9. Kaitlyn


    Sep 7, 2017
    Yeah you're right, as a guitar player I'm not as comfortable playing with my fingers flat, once I practice more I'm sure I'll get the hang of it, thanks for the advice!
  10. Lobster11

    Lobster11 Supporting Member Supporting Member

    Apr 22, 2006
    Williamsburg, VA
    OK, good. I thought that might be the case.

    BTW, there's another reason to avoid fretting with a "claw" hand using the fingertips: In order to do that -- especially when fretting notes on the E and A string and/or down near the nut -- your wrist has to be almost directly underneath the neck, and sharply bent to allow your fingers to reach back toward the fingerboard. Playing with a severely bent wrist (on either hand) is probably the single most dangerous thing you can do in terms of risking injury; it also significantly reduces the strength and agility of your fingers. (Try holding your arm out, bending your wrist as far as it will go, and then wiggling your fingers.) By keeping your fretting fingers straight (or only gently curved), you won't have to bend your wrist nearly as much to fret the strings.

    As you can see, although the bass looks like an oversized guitar with fatter strings, it requires rather different technique than does guitar. A lot of things you are accustomed to doing on guitar will be either inefficient or potentially harmful when applied to bass. I suggest that before you do too much more practicing, you spend a little time studying up on bass technique so when you practice you'll be practicing the right things rather than developing bad (and potentially harmful) habits.
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  11. I am in a similar boat and had this same question a few months ago. I am currently learning a set of 6 to 8 songs to play this weekend with some buddies I'm meeting up at our cottage, so I've been focused more on sounding good rather than just knowing the notes. The more I play a song from beginning to end focused on sounding good, the more I noticed myself naturally muting with both right and left as I become more and more familiar with the music and fine tuning the sound.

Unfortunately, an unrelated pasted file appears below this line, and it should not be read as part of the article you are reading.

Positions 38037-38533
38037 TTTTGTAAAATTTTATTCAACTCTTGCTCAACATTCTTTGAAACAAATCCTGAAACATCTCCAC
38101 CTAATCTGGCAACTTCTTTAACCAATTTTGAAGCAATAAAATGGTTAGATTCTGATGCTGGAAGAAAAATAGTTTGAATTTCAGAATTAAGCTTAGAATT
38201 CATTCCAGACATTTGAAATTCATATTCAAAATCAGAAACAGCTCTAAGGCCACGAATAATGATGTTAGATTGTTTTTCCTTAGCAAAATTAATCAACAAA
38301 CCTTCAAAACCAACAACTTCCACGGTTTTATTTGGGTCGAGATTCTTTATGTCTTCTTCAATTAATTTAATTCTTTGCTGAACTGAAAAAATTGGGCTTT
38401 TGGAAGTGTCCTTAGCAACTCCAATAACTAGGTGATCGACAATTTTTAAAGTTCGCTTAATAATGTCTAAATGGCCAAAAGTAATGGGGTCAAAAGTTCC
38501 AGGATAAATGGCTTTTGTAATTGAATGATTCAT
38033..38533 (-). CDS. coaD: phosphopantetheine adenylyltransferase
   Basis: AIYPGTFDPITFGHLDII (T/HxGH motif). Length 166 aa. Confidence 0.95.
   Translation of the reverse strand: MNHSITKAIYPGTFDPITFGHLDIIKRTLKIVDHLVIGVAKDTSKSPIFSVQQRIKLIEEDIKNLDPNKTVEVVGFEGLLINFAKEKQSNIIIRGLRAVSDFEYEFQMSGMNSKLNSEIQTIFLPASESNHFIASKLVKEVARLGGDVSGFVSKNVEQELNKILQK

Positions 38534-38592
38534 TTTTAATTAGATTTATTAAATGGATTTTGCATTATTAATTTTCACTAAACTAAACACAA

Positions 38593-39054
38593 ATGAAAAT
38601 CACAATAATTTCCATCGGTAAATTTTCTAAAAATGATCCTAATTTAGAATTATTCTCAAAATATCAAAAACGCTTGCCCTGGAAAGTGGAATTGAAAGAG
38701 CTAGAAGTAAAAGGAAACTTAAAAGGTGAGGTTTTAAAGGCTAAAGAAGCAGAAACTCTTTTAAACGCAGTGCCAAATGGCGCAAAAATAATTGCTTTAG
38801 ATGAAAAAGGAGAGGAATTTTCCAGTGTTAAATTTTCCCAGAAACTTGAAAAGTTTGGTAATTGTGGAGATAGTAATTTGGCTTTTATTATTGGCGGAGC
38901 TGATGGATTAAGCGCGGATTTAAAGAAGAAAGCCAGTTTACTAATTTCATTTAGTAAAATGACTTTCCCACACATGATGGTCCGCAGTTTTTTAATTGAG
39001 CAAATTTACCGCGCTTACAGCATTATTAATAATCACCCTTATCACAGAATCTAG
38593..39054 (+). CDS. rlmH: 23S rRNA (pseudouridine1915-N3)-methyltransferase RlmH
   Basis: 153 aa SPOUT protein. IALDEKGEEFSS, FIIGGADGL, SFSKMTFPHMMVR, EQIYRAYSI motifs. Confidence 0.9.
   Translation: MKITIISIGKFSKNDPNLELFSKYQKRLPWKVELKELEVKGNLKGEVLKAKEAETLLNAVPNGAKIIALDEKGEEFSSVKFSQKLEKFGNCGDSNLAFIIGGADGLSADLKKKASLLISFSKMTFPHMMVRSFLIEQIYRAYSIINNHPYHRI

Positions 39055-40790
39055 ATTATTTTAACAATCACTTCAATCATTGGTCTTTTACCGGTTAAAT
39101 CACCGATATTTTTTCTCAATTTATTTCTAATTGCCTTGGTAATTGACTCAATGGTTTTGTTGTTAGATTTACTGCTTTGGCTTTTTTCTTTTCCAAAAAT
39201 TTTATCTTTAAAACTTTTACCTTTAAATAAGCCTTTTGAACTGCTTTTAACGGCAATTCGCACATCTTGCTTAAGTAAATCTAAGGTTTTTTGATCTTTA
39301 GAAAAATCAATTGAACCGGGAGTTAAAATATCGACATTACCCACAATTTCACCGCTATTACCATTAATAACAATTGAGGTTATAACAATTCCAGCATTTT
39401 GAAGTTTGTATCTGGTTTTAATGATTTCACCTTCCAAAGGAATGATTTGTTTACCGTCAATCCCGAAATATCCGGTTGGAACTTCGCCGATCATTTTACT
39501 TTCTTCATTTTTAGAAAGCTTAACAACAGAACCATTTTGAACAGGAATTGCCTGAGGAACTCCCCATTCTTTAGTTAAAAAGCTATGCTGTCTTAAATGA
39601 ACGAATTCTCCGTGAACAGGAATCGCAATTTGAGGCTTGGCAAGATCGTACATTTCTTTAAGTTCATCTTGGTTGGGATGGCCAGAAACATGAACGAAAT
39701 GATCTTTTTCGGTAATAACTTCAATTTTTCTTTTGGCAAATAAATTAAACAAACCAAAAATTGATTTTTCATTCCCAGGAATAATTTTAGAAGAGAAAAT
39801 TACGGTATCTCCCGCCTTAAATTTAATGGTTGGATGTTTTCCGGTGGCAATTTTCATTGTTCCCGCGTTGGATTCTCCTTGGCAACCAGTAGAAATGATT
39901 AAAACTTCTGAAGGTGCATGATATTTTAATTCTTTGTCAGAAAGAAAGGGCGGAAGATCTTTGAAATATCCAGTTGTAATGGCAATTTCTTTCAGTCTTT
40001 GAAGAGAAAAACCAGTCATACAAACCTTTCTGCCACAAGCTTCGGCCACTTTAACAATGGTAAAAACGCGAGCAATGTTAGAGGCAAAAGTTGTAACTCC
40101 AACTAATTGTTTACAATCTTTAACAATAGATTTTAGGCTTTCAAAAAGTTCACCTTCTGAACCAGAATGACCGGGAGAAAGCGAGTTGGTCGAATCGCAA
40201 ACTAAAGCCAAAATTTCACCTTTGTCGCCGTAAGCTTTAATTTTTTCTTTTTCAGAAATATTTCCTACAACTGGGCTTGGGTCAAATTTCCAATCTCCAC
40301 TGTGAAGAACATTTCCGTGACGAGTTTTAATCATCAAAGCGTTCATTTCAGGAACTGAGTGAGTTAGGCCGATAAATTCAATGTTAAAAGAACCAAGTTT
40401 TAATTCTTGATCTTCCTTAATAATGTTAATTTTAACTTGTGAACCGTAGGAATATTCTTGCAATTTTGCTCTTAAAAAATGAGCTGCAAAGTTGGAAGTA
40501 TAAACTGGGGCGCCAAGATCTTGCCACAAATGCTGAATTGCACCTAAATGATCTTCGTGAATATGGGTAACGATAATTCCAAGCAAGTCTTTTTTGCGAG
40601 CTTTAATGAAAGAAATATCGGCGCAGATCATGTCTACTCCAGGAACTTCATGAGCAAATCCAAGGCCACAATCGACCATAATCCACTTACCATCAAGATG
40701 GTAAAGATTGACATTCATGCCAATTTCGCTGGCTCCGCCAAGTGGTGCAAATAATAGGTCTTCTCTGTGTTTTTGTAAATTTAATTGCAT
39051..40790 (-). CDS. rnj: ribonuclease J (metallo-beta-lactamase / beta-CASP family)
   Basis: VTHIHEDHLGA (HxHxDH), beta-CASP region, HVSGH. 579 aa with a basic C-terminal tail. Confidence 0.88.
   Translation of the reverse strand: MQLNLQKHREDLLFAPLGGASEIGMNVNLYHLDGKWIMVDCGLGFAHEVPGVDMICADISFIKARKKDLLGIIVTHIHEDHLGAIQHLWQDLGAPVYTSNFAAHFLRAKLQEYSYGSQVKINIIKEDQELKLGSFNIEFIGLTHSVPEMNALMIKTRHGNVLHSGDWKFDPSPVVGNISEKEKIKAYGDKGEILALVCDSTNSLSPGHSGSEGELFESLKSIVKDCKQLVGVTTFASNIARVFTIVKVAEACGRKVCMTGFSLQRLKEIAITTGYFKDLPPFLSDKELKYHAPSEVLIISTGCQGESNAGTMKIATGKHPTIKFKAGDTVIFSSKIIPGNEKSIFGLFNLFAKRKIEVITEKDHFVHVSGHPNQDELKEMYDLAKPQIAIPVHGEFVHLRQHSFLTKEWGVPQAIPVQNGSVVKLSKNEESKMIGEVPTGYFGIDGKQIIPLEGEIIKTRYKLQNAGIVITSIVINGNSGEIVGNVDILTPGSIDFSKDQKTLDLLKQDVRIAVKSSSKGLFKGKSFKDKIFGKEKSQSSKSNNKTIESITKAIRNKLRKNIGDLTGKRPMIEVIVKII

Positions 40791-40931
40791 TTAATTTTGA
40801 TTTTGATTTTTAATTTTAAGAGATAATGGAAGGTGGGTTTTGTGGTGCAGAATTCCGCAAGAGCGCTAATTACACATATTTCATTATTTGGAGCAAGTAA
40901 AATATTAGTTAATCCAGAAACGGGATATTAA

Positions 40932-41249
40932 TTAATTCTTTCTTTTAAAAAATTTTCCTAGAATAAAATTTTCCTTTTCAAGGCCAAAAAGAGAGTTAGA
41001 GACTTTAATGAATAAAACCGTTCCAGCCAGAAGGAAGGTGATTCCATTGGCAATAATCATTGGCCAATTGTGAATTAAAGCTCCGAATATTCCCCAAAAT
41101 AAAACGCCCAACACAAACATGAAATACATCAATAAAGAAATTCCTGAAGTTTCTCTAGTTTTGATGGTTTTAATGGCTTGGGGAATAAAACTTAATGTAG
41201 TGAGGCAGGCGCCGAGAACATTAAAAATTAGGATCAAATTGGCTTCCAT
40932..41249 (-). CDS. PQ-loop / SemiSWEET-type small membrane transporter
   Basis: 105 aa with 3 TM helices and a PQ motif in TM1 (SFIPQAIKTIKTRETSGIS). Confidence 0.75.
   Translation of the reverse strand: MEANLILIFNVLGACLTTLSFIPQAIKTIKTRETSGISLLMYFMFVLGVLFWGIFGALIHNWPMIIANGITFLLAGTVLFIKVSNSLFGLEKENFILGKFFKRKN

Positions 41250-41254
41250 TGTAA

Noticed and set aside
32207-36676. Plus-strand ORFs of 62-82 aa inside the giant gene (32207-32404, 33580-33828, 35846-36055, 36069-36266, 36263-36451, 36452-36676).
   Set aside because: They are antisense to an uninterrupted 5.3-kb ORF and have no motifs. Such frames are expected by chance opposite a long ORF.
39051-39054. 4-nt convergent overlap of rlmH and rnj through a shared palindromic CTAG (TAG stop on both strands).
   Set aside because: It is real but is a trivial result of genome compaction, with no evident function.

In summary, don't stress out over it, I think it will come naturally as you develop your chops on familiar songs.
    Kaitlyn likes this.
  12. DavC


    May 17, 2005
    Tallmadge , Ohio
    " because on guitar I never had to worry about muting " .... ???????????????? what , really ...

    just like on guitar , there are many ways to mute ... whatever piece of tissue/skin you have , that is not being used at any given moment = mute

    i think we all develop our own fairly unique muting methods from ' trial/error ' , which turns into ' repetition/practice ' ..
    gebass6 and pbass2 like this.
  13. How you mute depends on how you play your notes. Yes - using the pad of your finger to fret lets the rest of your finger deaden the unused strings. That was a big WOW for me.

    No reason for us using the tips of our fingers as we are not strumming several strings at one time and needing good clean sounds from all of them. We sound one note at a time and the pad does a good job of this. Using the pad kinda pulls our wrists into the proper angle and eliminates a lot of other problems.

    Now on top of that I use flatwound strings and foam rubber under the strings at the bridge. Gives a sound I like and also helps with the sustain, or fret rattle. I use the foam from a foam rubber paint brush, doubled and cut to size.

    Pads first, flats next and foam rubber if something more is needed. Using all of this I no longer even think of muting it just happens.

    Should mention if you are using your fingers to sound the strings, then the floating thumb comes into the picture. I sound the strings with my thumb so palm mute and all I've mentioned above gets the job done for me.